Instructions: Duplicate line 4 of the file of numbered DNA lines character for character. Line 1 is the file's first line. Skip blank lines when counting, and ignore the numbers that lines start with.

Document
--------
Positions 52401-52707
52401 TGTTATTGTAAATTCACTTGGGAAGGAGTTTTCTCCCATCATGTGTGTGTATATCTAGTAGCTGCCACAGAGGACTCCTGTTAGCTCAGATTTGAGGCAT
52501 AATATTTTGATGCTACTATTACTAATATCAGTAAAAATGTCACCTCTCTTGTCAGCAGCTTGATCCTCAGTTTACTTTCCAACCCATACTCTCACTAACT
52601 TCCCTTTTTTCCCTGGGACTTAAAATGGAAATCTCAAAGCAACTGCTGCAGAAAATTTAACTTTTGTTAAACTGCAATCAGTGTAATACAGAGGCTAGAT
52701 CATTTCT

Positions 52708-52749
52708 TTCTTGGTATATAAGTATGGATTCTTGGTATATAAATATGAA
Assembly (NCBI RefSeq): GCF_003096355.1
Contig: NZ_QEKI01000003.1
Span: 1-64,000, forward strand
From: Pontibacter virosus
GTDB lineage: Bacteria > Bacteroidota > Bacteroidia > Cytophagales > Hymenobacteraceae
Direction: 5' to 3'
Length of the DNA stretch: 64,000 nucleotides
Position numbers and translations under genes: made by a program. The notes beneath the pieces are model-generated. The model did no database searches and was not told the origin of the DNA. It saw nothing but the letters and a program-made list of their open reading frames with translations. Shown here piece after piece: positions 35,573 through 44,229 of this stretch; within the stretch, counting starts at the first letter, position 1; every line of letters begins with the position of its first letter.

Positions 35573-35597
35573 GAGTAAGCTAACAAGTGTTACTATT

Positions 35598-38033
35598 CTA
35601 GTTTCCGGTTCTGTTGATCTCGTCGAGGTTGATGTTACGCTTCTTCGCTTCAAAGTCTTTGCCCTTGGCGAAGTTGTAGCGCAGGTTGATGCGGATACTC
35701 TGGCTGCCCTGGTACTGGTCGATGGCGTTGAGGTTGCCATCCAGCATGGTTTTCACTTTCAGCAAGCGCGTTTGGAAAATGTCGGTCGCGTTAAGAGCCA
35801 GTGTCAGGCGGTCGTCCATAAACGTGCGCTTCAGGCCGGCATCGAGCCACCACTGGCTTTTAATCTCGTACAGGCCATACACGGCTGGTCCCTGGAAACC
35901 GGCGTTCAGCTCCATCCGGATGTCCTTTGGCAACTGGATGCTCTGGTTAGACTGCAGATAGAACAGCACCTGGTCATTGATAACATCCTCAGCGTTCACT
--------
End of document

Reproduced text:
52601 TCCCTTTTTTCCCTGGGACTTAAAATGGAAATCTCAAAGCAACTGCTGCAGAAAATTTAACTTTTGTTAAACTGCAATCAGTGTAATACAGAGGCTAGAT